When news came out that the AFL had interfered with concussion research that it had commissioned into the effects of repeated head knocks on past players, I was neither shocked nor surprised, but I was perplexed.
Having spoken to the AFL’s Chief Medical Officer, Peter Harcourt, about the potential need to change the game given its inherent risks, he was confident in the game’s ability to withstand those questions.
“The long-term consequences we’ve got our eyes on, trying to understand what those risks are, but it seems to be low – seems to be. We don’t really know so we take a very conservative approach at this point,” Dr Harcourt said.
However, Wendi Carlisle’s investigation, first published in The Monthly, suggests that despite the risks Dr Harcourt discusses, the AFL is not transparent about how it seeks to manage mild brain trauma injuries.
Moreover, it again left me wondering about the fate of those who play the game at its lower levels.
A total of 1.5 million people – spanning men and women – play Australian Rules football each year. While the AFL sends a mixed message at the elite levels of the game with its approach to researching and mitigating against concussion, its trickle-down coverage for amateur competitions means clubs, trainers, coaches and players are left mainly to self-manage using AFL guidelines.
So just how does the community footballer deal with a concussion? What does one do when faced with multiple head knocks? It is a pertinent question, as a body of evidence emerges that repeated sub-concussive blows, in addition to concussive impacts, contribute to poor long-term health outcomes.
During the past six months, I have produced a podcast, titled Unsociable Game, that looks at the experiences of four recently retired community footballers from West Brunswick Amateur Football Club, including myself. We all retired from the sport at the end of the 2017 season.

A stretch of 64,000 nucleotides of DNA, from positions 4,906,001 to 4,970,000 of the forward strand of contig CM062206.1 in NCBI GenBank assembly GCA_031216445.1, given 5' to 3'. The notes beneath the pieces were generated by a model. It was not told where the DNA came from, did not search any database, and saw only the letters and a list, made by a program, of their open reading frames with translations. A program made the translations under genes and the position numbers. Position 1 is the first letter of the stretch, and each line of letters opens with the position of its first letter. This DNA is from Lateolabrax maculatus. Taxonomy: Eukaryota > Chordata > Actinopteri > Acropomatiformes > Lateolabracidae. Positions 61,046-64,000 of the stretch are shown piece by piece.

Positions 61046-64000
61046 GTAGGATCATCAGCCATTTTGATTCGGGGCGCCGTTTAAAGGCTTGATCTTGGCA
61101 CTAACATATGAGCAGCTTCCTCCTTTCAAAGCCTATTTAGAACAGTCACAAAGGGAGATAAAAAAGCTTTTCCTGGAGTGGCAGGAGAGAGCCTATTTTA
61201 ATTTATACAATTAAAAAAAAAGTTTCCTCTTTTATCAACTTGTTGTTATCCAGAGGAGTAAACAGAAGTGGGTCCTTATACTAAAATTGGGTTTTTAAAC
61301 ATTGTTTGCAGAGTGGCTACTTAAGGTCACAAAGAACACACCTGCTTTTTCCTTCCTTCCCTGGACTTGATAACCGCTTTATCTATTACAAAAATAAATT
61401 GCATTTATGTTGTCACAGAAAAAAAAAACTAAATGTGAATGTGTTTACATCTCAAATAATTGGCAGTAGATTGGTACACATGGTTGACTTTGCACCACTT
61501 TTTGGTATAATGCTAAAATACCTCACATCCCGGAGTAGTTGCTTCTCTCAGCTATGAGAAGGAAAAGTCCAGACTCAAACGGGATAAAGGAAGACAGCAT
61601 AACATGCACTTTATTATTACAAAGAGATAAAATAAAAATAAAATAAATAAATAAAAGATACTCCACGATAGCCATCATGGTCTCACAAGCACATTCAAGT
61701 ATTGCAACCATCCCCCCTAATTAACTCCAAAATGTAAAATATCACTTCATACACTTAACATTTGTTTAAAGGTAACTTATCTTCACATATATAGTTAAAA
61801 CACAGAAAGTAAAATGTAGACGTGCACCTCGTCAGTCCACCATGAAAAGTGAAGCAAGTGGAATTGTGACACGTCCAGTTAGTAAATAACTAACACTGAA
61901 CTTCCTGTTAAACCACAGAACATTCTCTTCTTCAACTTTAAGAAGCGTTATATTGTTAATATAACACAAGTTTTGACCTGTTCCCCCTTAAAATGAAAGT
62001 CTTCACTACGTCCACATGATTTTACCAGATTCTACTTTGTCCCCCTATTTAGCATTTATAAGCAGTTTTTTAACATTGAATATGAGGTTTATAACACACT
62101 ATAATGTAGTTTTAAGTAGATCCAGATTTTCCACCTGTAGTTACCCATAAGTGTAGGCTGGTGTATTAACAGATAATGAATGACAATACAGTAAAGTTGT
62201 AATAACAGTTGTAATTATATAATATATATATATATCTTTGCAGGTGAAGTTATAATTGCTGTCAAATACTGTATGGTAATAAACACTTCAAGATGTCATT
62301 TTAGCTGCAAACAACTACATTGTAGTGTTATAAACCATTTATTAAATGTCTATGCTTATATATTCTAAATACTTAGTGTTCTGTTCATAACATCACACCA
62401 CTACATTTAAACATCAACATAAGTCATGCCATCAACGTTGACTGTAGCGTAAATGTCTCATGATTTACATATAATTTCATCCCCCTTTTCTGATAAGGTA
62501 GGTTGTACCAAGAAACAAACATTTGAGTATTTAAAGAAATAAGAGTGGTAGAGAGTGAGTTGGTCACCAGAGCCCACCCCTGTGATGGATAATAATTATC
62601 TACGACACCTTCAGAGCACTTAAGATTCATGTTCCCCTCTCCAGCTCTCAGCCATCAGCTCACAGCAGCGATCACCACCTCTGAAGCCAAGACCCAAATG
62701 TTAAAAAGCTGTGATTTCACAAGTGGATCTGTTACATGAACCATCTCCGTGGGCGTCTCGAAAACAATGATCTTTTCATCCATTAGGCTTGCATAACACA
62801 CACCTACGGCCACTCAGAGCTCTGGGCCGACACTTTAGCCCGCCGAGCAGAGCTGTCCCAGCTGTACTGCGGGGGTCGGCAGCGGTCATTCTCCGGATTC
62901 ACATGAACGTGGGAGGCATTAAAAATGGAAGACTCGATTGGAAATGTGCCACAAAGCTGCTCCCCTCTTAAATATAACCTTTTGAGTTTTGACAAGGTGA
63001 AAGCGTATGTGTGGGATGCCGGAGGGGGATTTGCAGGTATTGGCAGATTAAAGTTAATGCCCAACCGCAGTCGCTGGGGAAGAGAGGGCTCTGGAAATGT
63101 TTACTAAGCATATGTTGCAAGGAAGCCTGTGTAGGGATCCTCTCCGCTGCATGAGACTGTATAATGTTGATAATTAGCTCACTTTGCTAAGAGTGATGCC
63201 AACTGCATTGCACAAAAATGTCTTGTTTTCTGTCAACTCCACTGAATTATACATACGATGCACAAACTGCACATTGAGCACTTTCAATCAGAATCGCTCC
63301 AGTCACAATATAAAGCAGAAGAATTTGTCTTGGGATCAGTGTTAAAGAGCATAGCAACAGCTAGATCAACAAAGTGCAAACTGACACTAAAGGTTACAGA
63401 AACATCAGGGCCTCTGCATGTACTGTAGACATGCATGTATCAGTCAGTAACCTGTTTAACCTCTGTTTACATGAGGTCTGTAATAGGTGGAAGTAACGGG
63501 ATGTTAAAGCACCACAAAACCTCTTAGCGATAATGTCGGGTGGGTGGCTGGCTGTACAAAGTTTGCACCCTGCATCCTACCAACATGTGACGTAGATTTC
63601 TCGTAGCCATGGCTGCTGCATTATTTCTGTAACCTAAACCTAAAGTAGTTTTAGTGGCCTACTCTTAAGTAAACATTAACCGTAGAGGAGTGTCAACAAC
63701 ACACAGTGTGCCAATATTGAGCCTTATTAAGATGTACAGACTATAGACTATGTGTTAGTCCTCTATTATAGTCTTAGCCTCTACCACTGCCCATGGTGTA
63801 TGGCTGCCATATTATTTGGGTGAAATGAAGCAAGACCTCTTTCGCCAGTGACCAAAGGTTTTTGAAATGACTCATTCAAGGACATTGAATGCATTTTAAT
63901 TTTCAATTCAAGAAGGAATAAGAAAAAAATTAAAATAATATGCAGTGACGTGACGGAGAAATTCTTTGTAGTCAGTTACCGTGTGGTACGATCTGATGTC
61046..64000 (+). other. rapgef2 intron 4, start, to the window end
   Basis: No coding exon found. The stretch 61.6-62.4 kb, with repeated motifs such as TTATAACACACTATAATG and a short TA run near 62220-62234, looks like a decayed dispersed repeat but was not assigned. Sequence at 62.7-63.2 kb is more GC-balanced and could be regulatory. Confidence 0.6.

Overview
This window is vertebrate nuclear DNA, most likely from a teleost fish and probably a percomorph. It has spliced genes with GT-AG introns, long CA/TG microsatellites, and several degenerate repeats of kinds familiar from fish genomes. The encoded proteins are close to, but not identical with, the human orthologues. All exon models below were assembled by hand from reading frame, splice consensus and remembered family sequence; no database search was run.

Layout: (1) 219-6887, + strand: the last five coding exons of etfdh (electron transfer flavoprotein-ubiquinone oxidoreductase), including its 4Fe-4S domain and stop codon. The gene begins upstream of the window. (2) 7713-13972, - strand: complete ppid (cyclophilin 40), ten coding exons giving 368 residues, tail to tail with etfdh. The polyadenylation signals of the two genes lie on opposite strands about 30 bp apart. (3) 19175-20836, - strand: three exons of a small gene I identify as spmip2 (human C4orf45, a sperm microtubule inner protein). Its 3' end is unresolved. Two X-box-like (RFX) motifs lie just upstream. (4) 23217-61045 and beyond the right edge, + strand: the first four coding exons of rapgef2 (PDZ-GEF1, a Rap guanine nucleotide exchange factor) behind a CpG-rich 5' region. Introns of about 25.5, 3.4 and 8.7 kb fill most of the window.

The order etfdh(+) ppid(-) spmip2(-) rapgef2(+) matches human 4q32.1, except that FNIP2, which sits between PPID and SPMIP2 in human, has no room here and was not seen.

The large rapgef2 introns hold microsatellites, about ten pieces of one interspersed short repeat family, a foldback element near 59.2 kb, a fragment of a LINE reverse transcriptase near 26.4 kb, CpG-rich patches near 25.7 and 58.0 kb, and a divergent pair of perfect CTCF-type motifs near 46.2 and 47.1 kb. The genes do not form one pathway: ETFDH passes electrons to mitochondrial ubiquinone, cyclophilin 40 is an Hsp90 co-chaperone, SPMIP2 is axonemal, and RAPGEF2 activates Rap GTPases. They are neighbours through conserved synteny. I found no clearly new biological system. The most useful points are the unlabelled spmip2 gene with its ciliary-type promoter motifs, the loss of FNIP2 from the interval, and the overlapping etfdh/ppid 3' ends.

I spoke to Dr Harcourt as part of this project.
When my attention turned to the project, I was at first interested in documenting and exploring the experience of the people for whom the game is both a passion and a sideline. I wanted to look at how they experienced a bad “head knock”, the ongoing symptoms, and the decision of whether or not they would play on.
However, other contexts began to complicate the investigation. On a community-wide level, while the AFL has developed some programs that equip trainers and parents at junior and amateur level with mechanisms to help identify potential concussions, it has no way of keeping track of the level of concussive impacts across its community competitions.
Furthermore, the research that is available suggests clarity is urgently needed. With limited studies suggesting amateur men’s football mirrors the likelihood of concussion at the elite level, it is possible that for every three games of adult football played around the country, a concussive head-knock occurs.
Despite this, the information of the past week suggests we might not be able to trust the AFL to look after the interests of its 800-plus full-time men’s players, something which is outside my podcast’s remit.
It does, however, add the following question: If this is true, what chance do the 1.5 million community participants have of getting policy and support that adequately looks after their well-being?